There are numerous interesting features including the original aluminium-cast banking hall doors, created and made by Henry Haig (1930 – 6 December 2007), who was an English abstract artist, painter and sculptor but notable predominantly for his stained glass work,[4] which consist of an abstract triangle design based on the NatWest logo[1] and are painted to resemble bronze.[2] The banking hall itself has a coffered ceiling of plasterboard covered in gold leaf and Travertine marble floors and skirtings.[1] The exterior is covered in abstract plaster murals and bronze matt ceramic tiles. The lift shaft and two ventilation towers are constructed using brick.[5] The structure was constructed of precast concrete with waffle concrete floor slabs.[1] There are four plant floors at the top of the tower and 100 car park spaces in a basement car park that has been left disused upon the discovery of asbestos. The office block was accessed via a stainless steel surround doorway on Newhall Street, where the land begins to drop, exposing the ventilation grills for the basement. The entrance here appears to be of a later date to the rest of the building. The office block has a service core at the centre of each floor, consisting of a large service duct, lavatories, four lift shafts and staircase. The lifts have stainless steel doors and the lift lobby has Travertine panelling on the walls. There is a kitchen on the twentieth floor which retains its original green panels and equipment, such as the dumbwaiter. The NatWest logo was attached to the west side of the building, although has since been removed leaving only the bracketing.[1] It is believed that considerable efforts were made to reduce the cost of the tower's construction, which took place during a time when rising oil prices ended the development boom of the 1960s making an increasingly hostile economic climate. Examples of cost-cutting measures employed during the construction of the building include the use of plasterboard to mimic concrete on the banking hall's ceiling and the use of an alternative metal to bronze for the banking hall doors.[2]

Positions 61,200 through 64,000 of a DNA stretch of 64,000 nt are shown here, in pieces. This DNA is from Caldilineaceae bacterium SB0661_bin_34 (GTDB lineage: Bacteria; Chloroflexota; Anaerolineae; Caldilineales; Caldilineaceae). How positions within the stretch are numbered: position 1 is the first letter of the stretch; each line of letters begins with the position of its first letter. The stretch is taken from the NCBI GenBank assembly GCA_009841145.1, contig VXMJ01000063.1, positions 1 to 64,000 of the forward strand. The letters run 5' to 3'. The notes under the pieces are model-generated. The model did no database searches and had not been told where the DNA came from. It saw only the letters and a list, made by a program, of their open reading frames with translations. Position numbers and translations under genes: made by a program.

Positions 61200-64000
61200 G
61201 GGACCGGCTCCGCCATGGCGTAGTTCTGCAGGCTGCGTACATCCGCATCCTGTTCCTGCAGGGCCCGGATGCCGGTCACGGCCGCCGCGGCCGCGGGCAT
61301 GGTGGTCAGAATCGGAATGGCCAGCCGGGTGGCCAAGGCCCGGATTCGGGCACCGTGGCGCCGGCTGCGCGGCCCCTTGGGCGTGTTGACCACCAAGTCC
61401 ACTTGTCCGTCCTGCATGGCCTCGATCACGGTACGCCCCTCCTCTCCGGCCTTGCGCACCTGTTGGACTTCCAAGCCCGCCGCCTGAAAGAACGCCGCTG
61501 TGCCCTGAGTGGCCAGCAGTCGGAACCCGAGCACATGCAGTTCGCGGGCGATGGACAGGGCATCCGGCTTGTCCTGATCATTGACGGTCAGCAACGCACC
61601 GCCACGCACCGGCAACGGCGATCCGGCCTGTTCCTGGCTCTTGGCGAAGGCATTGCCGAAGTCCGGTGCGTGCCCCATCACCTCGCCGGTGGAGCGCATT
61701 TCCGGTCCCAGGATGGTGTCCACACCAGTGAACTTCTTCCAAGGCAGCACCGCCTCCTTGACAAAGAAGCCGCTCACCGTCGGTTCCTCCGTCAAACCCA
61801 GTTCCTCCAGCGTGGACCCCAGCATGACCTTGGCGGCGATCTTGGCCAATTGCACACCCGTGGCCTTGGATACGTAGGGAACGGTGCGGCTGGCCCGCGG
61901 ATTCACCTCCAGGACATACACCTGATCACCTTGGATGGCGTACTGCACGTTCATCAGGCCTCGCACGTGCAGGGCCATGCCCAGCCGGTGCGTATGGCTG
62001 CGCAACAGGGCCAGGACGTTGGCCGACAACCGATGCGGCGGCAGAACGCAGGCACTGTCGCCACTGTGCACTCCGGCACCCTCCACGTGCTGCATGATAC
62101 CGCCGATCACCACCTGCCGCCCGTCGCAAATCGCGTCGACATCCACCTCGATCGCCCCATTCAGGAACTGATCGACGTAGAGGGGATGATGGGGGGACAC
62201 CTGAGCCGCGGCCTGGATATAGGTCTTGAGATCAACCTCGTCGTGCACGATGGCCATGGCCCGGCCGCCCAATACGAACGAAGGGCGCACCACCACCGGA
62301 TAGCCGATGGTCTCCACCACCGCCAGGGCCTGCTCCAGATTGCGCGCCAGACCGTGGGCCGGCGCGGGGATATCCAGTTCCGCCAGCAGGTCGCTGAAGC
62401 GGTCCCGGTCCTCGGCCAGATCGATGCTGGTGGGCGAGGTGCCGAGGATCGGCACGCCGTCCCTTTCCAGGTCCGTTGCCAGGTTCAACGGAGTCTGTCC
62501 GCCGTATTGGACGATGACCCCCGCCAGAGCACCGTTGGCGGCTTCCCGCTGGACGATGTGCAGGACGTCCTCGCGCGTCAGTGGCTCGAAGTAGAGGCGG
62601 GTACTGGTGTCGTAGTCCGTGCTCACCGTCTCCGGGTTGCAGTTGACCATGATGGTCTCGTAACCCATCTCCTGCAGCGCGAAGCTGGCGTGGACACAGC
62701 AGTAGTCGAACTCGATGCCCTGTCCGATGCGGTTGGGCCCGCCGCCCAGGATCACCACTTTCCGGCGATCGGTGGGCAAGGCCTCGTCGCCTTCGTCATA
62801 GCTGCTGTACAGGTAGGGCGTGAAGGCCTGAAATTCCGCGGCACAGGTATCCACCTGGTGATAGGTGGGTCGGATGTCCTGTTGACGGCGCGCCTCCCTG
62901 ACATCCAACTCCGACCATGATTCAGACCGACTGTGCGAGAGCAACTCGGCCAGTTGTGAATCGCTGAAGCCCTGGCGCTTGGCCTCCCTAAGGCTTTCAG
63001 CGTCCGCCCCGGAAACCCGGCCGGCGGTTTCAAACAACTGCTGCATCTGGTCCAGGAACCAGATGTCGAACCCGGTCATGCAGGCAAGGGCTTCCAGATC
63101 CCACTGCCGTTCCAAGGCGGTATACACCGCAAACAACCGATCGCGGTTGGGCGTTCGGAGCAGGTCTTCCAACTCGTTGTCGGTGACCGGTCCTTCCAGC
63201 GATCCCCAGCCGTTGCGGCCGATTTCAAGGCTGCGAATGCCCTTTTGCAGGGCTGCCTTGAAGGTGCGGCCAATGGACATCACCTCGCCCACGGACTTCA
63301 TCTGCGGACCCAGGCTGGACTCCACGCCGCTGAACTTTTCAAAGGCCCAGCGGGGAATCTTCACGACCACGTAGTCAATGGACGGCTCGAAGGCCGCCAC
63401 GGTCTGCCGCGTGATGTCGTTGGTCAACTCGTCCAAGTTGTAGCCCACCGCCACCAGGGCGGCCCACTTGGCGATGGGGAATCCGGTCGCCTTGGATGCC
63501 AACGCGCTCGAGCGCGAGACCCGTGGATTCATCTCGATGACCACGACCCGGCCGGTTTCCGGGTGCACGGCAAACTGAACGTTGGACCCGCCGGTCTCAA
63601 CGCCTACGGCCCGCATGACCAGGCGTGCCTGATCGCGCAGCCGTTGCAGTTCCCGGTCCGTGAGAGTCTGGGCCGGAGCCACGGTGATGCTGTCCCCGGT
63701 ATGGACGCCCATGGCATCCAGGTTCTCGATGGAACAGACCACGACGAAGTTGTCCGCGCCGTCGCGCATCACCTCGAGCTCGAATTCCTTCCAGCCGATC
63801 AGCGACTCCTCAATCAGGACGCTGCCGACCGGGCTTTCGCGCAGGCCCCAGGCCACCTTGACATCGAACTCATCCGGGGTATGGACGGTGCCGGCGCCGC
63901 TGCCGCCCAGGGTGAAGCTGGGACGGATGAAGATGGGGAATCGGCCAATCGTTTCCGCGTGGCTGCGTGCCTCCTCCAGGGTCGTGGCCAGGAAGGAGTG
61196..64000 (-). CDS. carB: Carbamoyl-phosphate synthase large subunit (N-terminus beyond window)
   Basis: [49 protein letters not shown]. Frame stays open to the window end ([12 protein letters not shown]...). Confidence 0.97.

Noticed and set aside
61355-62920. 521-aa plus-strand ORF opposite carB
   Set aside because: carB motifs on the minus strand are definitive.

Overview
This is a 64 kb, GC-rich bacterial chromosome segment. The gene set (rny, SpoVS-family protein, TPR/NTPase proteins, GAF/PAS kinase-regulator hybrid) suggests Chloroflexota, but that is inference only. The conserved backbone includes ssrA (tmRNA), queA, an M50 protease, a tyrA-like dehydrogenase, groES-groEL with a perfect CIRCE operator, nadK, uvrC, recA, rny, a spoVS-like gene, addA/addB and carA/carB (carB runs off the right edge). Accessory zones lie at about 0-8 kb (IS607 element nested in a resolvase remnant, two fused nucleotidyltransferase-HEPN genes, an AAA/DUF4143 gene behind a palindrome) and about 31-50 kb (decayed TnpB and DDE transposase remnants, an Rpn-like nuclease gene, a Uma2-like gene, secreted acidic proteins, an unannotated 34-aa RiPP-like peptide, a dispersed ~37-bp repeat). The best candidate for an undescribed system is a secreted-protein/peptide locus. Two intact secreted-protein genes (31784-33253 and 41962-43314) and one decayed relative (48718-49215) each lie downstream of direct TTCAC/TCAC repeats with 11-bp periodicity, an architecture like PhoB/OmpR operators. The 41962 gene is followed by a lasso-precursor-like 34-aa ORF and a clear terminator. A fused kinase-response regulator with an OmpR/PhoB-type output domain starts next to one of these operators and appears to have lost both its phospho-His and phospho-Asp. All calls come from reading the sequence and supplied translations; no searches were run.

Upon completion, it formed a prominent point on the Birmingham skyline and continues to do so. It is also one of the most modern buildings and the tallest structure in the Colmore Row and Environs Conservation Area, and has become a frequent perching point for the city centre's peregrine falcons. Architectural critic Andy Foster described the building as being "the most important Brutalist commercial building in the city, disastrous in context but with its own tremendous integrity."[6]

Approved replacement[edit]

Artist's impression of the proposed new 103 Colmore Row development

In December 2006, British Land acquired the freehold of the tower from Omega Land for £25 million. They announced their intentions to demolish the tower and replace it with another office tower.[7] This will be their first development outside London.[8]

British Land commissioned Hamilton Architects to design the tower and between 9 October and 11 October 2007, they hosted a public consultation in the banking hall of 103 Colmore Row to showcase their proposals. The proposal at the public consultation was 163 metres (534.8 ft) tall to the top of a light mast and consisted of 28 occupiable office floors and three plant levels.[9] The tower would be the tallest building in the city, only surpassed by the proposed VTP200. It had a roof height of 137 metres (449 ft). GVA Grimley have been hired as planning consultants and the project will cost £160 million.[10]